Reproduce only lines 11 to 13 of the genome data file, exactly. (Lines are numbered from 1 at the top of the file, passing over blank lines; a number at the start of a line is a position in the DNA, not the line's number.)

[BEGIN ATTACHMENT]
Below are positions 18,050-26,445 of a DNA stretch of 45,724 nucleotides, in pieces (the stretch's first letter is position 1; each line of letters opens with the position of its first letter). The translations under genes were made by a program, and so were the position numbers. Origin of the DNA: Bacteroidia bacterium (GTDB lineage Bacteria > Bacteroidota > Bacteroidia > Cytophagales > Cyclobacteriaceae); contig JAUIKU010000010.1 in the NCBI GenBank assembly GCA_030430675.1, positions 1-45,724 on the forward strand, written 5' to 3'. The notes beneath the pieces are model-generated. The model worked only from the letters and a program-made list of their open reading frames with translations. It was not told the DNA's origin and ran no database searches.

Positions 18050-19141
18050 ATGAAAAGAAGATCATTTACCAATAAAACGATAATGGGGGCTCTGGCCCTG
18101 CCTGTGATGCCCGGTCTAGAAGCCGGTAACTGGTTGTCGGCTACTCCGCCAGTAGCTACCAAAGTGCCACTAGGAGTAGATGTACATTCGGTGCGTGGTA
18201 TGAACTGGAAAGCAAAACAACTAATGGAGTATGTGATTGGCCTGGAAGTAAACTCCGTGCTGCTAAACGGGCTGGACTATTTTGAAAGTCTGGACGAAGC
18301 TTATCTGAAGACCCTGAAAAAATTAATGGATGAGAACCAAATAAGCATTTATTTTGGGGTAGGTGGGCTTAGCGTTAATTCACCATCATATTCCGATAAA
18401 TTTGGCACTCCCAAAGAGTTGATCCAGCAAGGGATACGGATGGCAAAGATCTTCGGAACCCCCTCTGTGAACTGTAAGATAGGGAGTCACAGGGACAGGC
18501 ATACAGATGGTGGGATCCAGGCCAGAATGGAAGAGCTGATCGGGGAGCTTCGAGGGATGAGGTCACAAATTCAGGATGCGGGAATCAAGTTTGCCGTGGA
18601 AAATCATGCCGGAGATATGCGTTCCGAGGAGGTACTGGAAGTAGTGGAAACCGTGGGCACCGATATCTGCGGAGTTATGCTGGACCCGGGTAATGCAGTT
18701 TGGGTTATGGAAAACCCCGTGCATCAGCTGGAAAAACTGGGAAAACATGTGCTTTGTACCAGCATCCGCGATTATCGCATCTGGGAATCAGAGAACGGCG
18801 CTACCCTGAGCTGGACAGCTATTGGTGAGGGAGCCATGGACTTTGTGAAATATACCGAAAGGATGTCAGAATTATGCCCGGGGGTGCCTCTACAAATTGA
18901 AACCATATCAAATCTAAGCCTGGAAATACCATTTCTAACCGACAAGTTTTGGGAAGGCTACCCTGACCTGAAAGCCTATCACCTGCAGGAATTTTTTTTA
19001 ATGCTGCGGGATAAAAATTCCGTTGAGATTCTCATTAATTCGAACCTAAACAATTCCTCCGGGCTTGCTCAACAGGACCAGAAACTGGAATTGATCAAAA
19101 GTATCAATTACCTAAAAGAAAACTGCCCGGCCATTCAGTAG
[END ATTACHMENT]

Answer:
18801 CTACCCTGAGCTGGACAGCTATTGGTGAGGGAGCCATGGACTTTGTGAAATATACCGAAAGGATGTCAGAATTATGCCCGGGGGTGCCTCTACAAATTGA
18901 AACCATATCAAATCTAAGCCTGGAAATACCATTTCTAACCGACAAGTTTTGGGAAGGCTACCCTGACCTGAAAGCCTATCACCTGCAGGAATTTTTTTTA
19001 ATGCTGCGGGATAAAAATTCCGTTGAGATTCTCATTAATTCGAACCTAAACAATTCCTCCGGGCTTGCTCAACAGGACCAGAAACTGGAATTGATCAAAA